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Table 2 Distinguishing feature of the WITCH model

From: A Good Opening: The Key to Make the Most of Unilateral Climate Action

Key distinguishing feature WITCH model
Solution concept Intertemporal optimisation (Ramsey-type growth model)
Expectations/foresight Default: perfect foresight
Substitution possibilities within the macro-economy / sectoral coverage CES production function of generic final good from primary inputs capital and labor and intermediate inputs energy
Link between energy system and macro-economy Economic activity determines demand; energy system costs (investments, fuel costs, operation and maintenance) are included in macro-economic budget constraint. Hard link, i.e. energy system and macro-economy are optimised jointly
Production function in the energy system / substitution possibilities Non-linear substitution between competing technologies for electricity generation modelled with CES production functions. Supply curves for exhaustible resources
Land use MAC curves for deforestation
International macro-economic linkages / Trade Single market for some commodities (permits) International spillovers of knowledge (energy R&D) and of experience (Learning-By-Doing for wind and solar) International energy markets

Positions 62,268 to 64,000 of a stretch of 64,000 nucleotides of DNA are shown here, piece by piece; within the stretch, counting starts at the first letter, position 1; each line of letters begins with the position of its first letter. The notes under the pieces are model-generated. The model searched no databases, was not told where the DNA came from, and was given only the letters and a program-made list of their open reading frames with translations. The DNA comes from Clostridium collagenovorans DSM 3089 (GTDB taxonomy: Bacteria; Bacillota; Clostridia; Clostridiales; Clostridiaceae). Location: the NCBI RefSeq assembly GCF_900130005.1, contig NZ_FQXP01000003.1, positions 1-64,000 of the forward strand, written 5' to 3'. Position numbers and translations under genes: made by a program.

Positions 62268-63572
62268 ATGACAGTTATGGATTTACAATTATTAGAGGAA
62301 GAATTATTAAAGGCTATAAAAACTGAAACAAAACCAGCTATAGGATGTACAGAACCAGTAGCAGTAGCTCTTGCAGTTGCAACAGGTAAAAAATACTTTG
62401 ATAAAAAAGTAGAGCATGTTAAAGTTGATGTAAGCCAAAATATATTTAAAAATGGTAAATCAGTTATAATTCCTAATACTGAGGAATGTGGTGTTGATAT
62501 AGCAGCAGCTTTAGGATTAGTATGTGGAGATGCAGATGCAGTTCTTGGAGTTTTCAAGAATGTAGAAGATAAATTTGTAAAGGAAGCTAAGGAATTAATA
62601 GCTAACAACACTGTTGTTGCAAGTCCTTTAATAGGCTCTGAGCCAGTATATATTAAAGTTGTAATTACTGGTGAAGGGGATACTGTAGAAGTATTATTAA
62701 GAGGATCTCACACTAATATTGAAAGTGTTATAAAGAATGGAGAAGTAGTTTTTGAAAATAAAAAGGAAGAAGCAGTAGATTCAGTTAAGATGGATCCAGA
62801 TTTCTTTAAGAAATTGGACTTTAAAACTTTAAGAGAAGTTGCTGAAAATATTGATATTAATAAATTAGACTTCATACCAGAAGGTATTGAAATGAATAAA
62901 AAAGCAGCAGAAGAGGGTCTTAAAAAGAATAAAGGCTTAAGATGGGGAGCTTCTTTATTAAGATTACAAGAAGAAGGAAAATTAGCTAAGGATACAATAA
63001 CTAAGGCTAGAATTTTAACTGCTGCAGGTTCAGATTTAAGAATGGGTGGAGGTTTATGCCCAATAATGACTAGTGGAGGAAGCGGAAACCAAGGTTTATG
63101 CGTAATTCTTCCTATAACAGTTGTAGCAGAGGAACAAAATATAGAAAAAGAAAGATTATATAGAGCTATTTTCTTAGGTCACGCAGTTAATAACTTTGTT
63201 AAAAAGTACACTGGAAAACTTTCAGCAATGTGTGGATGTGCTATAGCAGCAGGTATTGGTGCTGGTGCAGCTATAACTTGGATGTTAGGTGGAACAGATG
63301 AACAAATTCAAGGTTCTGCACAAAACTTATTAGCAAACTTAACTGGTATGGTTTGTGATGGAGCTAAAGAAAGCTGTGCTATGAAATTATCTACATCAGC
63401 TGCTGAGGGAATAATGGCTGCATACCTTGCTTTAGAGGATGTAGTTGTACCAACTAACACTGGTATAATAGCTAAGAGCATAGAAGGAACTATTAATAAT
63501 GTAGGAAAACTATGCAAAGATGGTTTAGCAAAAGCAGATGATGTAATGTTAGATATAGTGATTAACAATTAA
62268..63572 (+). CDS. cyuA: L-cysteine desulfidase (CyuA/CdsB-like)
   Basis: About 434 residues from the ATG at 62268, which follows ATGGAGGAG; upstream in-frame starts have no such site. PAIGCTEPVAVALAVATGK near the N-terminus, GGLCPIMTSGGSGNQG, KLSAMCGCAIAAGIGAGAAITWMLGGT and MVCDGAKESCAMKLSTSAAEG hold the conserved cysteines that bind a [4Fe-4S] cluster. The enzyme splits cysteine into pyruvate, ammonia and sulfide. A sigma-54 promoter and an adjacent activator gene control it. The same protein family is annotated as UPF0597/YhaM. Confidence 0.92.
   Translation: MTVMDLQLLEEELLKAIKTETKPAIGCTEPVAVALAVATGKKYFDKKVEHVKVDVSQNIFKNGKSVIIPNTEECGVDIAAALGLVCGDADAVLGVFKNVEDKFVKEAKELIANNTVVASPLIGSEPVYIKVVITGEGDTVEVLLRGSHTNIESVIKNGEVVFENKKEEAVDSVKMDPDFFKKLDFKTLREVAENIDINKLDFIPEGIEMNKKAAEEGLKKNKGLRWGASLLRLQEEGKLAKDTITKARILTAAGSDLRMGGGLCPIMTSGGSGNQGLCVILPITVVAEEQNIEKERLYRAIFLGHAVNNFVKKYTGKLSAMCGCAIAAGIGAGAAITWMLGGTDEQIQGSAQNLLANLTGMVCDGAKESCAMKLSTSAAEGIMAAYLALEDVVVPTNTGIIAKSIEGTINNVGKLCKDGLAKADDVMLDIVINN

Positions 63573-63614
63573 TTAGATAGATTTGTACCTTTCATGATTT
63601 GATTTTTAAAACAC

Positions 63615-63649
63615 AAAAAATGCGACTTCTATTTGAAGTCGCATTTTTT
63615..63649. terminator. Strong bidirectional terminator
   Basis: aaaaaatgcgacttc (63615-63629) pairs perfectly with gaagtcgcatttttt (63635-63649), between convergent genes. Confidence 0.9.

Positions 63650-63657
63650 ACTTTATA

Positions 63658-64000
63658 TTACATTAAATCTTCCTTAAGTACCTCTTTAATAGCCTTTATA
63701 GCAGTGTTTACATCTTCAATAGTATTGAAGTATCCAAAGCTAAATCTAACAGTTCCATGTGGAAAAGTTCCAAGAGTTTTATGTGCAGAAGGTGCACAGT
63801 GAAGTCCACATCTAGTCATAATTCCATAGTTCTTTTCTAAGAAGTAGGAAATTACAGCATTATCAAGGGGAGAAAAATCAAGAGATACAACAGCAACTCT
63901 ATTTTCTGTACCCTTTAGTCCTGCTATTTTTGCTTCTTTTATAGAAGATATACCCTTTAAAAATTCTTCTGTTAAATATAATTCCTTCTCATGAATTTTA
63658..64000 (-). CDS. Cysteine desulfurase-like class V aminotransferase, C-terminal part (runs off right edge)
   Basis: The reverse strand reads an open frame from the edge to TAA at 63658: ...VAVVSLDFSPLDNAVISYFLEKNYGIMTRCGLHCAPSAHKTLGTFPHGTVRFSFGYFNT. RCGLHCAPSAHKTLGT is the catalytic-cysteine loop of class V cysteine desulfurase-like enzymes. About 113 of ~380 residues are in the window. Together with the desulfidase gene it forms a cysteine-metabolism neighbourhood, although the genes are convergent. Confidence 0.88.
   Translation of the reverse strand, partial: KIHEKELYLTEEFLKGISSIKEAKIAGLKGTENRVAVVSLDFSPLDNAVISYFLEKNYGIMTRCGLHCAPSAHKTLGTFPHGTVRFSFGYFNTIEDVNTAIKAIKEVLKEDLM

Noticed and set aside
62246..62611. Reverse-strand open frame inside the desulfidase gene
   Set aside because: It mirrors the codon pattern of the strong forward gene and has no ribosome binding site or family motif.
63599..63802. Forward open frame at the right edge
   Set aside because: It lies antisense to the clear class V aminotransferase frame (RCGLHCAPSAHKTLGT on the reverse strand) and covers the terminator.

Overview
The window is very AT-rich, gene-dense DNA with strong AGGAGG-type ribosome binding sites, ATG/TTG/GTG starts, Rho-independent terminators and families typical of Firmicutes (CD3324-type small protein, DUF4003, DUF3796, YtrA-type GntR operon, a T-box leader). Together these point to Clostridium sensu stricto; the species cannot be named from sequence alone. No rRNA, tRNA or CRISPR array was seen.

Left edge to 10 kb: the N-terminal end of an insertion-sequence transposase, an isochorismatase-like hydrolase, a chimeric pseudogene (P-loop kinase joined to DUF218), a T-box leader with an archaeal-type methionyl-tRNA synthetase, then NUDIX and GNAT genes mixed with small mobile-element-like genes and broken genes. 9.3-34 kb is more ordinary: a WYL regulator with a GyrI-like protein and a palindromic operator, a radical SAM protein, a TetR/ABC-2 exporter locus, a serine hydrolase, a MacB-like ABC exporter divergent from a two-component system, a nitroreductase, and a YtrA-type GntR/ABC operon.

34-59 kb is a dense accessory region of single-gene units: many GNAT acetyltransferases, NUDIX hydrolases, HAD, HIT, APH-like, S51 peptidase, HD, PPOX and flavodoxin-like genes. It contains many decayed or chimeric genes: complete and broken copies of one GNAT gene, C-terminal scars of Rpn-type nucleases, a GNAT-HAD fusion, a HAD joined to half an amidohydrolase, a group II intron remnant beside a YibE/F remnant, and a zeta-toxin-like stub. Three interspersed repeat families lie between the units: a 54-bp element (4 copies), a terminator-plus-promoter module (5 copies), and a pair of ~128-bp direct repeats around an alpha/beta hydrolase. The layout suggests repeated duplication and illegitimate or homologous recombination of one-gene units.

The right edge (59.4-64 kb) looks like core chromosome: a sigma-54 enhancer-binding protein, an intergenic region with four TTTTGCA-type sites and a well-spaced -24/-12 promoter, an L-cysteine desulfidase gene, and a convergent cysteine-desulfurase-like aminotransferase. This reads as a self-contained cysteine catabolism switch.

Technological change / learning Global learning-by-doing for wind and breakthrough technologies in the power and final sector; Learning-By-Researching for breakthrough technologies with international spillovers of knowledge; energy efficiency R&D investments with spillovers
Representation of end-use sectors Electric (power generation from gas, coal, and oil; coal IGCC on combination with CCS, nuclear, hydro, wind, solar), non-electric (final use of coal, oil, gas, biomass, first and second generation biofuels), final good sector
Cooperation versus non-cooperation Nash equilibrium (non-cooperative) or Pareto equilibrium (cooperative)
Externalities Environmental and technology externalities. Externalities are not internalised in the Nash equilibrium while cooperation can address both externality jointly or separately.
Utility Log utility. Risk aversion coefficient equal to 1
Investment dynamics Capital motion equations, no vintage